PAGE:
Skin :: Keep skin protected this summer

Dr. Susan Chon, associate professor in the Department of Dermatology at The University of Texas M. D. Anderson Cancer Center, knows adults and teens alike benefit from the seasonal reminder to practice key skin cancer prevention strategies.

A board certified dermatologist, Dr. Chon counsels healthy individuals daily on ways to reduce their skin cancer risk and is full of simple tips for healthy summer skin, including ones not typically known, like those below.

Did you know?

* SPF 30 sunscreen applied incorrectly is actually SPF 20?

Dermatologists at M. D. Anderson always recommend sunscreens SPF 30 or higher, because they have found that the majority of people don’t apply enough sunscreen. According to Dr. Chon, a SPF 30 sunscreen may provide significantly less protection when not enough is used. Don’t know how much to use? Dr. Chon suggests following the American Academy of Dermatology recommendation: one ounce, enough to fill a shot glass, is considered the amount needed to cover the exposed areas of the body properly.

* Protection from the sun’s harmful rays is just a wash away?

For runners, people who work outdoors and others who are frequently outdoors, Dr. Chon recommends investing in clothing with built-in UVA blockers to provide an extra layer of protection. Many outdoor and sports clothing brands sell lightweight trendy gear that offer up to 50+ UPF (ultraviolet protection factor). Another good option is to wash clothes in a specialty detergent that boosts the UPF of your everyday clothes for up to 20 washes. Dr. Chon notes this great for parents who find it hard to keep constant tabs on their child’s sunscreen habits during long summer days, and can be particularly useful when preparing for summer day and overnight camps.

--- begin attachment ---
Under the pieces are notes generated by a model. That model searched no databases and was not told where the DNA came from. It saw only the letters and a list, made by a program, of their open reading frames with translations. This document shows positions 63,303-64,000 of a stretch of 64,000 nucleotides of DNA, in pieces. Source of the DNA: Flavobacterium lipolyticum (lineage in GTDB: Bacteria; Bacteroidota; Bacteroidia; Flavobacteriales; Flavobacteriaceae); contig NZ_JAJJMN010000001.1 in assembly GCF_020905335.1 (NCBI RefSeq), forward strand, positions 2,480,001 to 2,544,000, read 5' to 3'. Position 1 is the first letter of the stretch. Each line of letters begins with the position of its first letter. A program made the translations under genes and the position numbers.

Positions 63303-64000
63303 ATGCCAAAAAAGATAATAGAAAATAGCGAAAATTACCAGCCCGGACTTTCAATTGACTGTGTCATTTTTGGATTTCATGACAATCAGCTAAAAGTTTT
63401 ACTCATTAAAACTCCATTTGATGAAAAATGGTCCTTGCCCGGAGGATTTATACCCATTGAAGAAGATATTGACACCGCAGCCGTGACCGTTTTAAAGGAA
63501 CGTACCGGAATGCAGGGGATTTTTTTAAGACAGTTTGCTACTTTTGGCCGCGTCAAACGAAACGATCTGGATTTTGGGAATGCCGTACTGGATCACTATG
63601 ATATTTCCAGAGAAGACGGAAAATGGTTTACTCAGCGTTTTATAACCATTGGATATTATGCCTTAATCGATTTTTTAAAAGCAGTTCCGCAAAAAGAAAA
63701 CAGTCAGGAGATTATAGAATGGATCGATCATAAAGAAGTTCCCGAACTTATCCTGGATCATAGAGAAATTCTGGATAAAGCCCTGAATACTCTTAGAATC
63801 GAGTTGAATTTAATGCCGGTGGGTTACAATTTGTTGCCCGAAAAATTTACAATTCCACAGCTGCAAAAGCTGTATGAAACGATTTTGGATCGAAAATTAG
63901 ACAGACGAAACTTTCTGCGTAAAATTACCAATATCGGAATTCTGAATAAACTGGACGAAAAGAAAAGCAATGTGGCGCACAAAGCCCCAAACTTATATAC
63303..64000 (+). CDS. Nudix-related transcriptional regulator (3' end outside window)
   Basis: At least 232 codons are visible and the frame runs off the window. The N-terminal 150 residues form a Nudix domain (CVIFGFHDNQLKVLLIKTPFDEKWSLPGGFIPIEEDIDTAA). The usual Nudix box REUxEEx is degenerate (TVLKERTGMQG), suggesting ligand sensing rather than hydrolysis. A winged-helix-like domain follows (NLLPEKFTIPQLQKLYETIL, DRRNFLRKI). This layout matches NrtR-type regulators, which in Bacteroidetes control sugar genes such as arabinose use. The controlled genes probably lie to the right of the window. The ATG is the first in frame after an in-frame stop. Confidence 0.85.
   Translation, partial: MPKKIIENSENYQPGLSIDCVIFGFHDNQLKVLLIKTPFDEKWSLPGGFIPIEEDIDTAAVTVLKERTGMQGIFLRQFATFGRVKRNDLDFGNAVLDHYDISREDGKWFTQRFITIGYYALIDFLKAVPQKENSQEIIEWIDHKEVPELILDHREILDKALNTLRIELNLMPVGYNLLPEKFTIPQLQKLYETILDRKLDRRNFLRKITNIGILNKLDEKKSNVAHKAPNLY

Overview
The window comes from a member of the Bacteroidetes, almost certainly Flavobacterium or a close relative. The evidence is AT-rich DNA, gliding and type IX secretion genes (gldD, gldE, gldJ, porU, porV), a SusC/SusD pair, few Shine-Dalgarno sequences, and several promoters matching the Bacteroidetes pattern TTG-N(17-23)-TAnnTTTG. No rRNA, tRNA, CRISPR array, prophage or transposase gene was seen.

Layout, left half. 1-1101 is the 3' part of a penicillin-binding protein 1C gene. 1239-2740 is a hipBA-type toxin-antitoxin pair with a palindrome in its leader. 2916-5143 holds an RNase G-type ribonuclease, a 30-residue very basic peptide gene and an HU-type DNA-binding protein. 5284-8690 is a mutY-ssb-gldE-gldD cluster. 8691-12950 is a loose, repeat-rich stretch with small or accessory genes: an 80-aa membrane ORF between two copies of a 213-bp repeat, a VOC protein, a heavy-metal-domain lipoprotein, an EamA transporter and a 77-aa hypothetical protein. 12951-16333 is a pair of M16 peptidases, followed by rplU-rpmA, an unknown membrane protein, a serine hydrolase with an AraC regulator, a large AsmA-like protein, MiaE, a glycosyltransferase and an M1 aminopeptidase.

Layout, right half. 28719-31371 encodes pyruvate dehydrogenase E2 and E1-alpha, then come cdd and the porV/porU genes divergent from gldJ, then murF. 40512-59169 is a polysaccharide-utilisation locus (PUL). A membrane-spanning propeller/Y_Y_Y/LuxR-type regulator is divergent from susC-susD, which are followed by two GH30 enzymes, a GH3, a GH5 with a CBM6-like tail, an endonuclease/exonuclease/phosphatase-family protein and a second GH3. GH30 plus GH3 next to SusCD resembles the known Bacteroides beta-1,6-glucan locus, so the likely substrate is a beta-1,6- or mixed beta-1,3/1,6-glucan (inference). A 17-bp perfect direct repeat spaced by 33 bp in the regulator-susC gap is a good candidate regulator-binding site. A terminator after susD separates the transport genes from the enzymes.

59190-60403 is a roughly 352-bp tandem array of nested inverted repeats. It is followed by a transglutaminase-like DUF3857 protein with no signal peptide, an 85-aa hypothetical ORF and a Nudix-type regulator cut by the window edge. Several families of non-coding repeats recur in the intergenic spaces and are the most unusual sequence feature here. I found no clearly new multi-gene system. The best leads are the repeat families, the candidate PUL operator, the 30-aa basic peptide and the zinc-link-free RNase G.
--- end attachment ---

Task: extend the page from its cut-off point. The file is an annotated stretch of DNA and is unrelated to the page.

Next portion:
* Free skin cancer screenings are available?

Research has found even a few serious sunburns can significantly increase a person’s skin cancer risk and that when diagnosed early, skin cancer is easiest to treat. For an individual who’s experienced their fair share of burns and concerned about their skin cancer risk, what is the best way to keep a close watch on any changes that may indicate skin cancer? Dr. Chon gives a trade secret – many national cancer and medical centers, as well as local hospitals offer free skin cancer screening.

May is skin cancer awareness month and readers can check with their local medical centers for possible free screenings in their area.

M. D. Anderson is located in Houston and was designated by the National Cancer Institute as one of the first three Comprehensive Cancer Centers in the United States. For 4 of the last 7 years, M. D. Anderson Cancer Center has ranked number one in cancer care in “America’s Best Hospitals,” a survey published annually in U.S. News & World Report. M. D. Anderson has provided care for more than 600,000 cancer patients since 1944.

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